Read this book in the 90s.

Future society where the rich and poor live separately. Poor live in hundred-storey towers with no working lifts. Community leaders organise able-bodied people to carry groceries up the stairs for the elderly or disabled.

Smart rich kids are called extras and get a special education. They do not know that some smart poor kids are educated as extras too.

Protagonists are a widow and her son. They were rich and now must learn how to be poor. Mother goes out with tower community leader, called Billy, not his real name. Nickname, short for Billy Goat. His real name is Estaven. Not sure if I spelled that right.

Mother goes to grocery store. Must go in one way route. If you miss an item, that is it for that week, cannot go back.

A group of young new extras go on a training course, learning how to live in poor tower block. They plan a week's worth of meals and order food, then discover that the fridge does not work. Their adult trainers take all the beds in the flat.

At one point, someone is wounded while water to flats is off. Washes the wound with cold tea or water from a kettle.

Robots scavenge paper from the rich side of town. Poor people turn it into cardboard cupboards or wardrobes. Character thinks cardboard cupboards will only last six months but then they can always make another one.

I remember some more. Billy says that once he got every lift in his tower block repaired and working, sadly all the parts and materials are so old that they had all broken down within a week.


2 Answers 2


Is this Drowning Towers (1987), alternately titled The Sea and Summer, by George Turner...?

Front cover of "Drowning Towers" (1987) by George Turner.

According to this review, global warming and rising sea levels have caused economic and ecological disaster. Australian society has been divided into two classes: the 'Sweet,' who enjoy a relatively comfortably, middle-class lifestyle, and the 'Swill,' who are housed in overcrowded, 70-storey buildings; the Towers of the book's title.

The Conway family -- which includes Alison and her two sons, Teddy and Francis -- are members of the Sweet, but are forced to relocate to a slum district adjoining the Towers, where they're forced into a partnership with Billy Kovacs, the boss of Tower 23.

We are introduced to the Conway family: Dad (his first name is never disclosed); Mum Alison; older son Teddy; and younger son Francis.

Global Warming has brought with it a rise in the sea levels and economic and ecological disaster. Australian society has been divided into two classes, the Haves (referred to as the 'Sweet') and the Have-Nots (the 'Swill'). The Sweet enjoy lives much like those of the middle class in the late 20th century, while the Swill are housed in 70-storey buildings - the Towers of the book's title - that make Chicago's infamous Cabrini-Green public housing projects look like paradise. The precarious socioeconomic structure of this dystopian Melbourne is governed by a secretive cabal of Sweet bureaucrats.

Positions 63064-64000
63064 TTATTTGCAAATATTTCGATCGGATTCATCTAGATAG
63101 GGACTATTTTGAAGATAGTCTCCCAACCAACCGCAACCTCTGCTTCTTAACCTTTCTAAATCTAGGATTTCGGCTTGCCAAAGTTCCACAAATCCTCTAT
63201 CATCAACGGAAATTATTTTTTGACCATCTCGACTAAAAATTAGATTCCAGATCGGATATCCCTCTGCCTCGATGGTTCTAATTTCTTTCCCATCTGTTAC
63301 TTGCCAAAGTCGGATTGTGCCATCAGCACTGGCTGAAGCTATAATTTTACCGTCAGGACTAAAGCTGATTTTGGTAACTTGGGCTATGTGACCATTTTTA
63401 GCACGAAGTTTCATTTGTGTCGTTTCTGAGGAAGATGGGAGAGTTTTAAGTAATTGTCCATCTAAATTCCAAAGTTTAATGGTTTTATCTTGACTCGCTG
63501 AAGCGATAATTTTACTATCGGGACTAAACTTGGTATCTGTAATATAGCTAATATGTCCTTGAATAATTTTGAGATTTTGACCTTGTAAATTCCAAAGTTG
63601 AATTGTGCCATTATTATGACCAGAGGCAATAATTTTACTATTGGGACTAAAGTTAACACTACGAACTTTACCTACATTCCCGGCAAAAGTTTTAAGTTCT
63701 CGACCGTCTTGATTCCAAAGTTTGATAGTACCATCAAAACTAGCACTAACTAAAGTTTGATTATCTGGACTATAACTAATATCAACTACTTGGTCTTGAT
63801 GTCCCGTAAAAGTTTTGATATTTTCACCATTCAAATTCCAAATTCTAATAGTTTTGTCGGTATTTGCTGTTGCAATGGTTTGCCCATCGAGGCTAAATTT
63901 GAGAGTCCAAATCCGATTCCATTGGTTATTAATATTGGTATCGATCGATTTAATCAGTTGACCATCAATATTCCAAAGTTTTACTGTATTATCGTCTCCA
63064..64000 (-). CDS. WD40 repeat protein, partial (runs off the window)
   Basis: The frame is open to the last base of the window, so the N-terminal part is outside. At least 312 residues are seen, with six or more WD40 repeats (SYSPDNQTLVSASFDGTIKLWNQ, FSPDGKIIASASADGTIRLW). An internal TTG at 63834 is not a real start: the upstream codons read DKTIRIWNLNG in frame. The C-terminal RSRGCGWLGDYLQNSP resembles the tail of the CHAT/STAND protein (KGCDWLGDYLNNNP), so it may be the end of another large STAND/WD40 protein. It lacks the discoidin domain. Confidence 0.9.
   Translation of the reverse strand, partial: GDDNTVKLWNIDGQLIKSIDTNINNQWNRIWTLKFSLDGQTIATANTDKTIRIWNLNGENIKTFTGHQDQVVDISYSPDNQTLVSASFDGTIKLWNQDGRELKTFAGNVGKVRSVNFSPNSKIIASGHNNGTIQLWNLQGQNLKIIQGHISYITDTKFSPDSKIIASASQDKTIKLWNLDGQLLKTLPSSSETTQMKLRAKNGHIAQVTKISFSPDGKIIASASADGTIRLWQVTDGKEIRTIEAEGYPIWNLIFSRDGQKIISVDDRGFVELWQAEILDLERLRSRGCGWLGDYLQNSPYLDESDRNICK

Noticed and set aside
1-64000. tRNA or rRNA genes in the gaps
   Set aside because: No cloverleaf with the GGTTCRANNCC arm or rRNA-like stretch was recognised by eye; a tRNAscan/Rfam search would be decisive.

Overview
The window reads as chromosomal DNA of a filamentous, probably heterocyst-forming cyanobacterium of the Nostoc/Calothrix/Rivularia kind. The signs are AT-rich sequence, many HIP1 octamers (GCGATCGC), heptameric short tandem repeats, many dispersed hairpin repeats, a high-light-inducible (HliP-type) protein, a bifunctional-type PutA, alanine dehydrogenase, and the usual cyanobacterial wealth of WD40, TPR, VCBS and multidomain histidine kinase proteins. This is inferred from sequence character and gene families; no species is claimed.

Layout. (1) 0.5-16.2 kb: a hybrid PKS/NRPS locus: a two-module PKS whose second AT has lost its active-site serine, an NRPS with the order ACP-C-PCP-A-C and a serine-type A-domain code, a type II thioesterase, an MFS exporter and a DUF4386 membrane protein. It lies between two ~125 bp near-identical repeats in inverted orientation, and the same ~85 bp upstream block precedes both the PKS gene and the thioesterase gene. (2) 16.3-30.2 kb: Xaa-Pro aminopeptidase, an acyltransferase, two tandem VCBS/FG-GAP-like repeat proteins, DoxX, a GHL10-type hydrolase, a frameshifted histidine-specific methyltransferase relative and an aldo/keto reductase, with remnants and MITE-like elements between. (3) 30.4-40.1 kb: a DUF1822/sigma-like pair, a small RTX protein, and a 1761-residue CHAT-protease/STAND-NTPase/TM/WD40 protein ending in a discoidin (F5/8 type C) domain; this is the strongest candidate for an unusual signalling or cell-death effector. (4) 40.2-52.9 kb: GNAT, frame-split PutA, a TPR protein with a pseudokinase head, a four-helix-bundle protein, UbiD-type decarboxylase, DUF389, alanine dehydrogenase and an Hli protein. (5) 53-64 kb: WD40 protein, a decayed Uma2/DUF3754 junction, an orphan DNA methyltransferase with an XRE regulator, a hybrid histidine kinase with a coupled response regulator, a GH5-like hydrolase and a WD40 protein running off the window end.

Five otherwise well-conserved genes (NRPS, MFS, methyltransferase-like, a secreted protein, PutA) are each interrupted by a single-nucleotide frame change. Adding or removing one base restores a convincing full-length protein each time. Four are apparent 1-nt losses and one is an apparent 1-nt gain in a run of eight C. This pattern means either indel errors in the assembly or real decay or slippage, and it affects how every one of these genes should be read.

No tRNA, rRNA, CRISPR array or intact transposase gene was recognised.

While the Conways have the good fortune to live as Sweet, fate is unkind, and soon they are forced to leave their comfortable existence among the Sweet and relocate to the Fringe, a slum district adjoining the Towers. There, they are forced into a partnership with one Billy Kovacs, the conniving, ruthless 'Boss' of Tower Twenty-three.

This review notes that Francis and Teddy's father committed suicide after losing his job.

It is here in the Fringe where Francis and his brother Teddy are downcast with their mother after their father losses his job and commits suicide, a selfish and cowardly act which imprints negativity onto the boys’ idea of a fatherly figure.

And this review notes that Billy Kovacs' first name is short for billy-goat.

Billy Kovacs – not given first person voice, Billy for billy-goat, Swill Royalty, a Tower Boss with many thousand subjects, many girlfriends and a wife in the tower who rears his many children, is capable of maniacally evil brutality in pursuit of his ends but is the “Tower boss without a heart who gets sick for a week after tanning some brat’s arse and comes home to weep over it.” (p 376)


A lot of the information matches with The Sea and Summer, a novel by George Turner, published in 1987 (and released as The Drowning Towers in the USA).

The dystopia is set in a near future Melbourne. Rising sea levels have devastated the world, and society has become divided into two, the underclass called the "Swill", and the privileged "Sweet". The novel deals with the Conway family, a mother and her two children, Teddy and Francis, who used to life in the Sweet. When the father dies, however, their circumstances change as they are sent down to the Swill.

What follows is a desperate quest for survival, Francis to keep his privileged place as long as he possibly can, and Teddy struggling to survive with scraps in a massive overcrowded tower apartment.

(taken from a Goodreads review.)

The mother indeed starts going out with the community leader, or protection racket enforcer, named Billy Kovacs. As the question says, "Billy" is not his real name. Francis discovers that:

His proper name is Istvan — Stephen. The other is for Billygoat.

One route out of the Swill is via education. The academically gifted children are indeed called "Extras":

Billy couldn’t help me when I asked how the Extras lived; the intellectual life was beyond his imagining but he had an opinion to offer when I wondered what the State wanted with them: ‘The superbrats? Insurance. So they’ll know who not to kill off. Heaven’s an exclusive place.’

Paper is indeed a valuable resource for scavengers.

"You can make a lot from paper, even some kinds of furniture."

How long would a paper cupboard last? Did it matter, while you could swipe the makings of a new one?

The novel is available for free loan from the Internet Archive.

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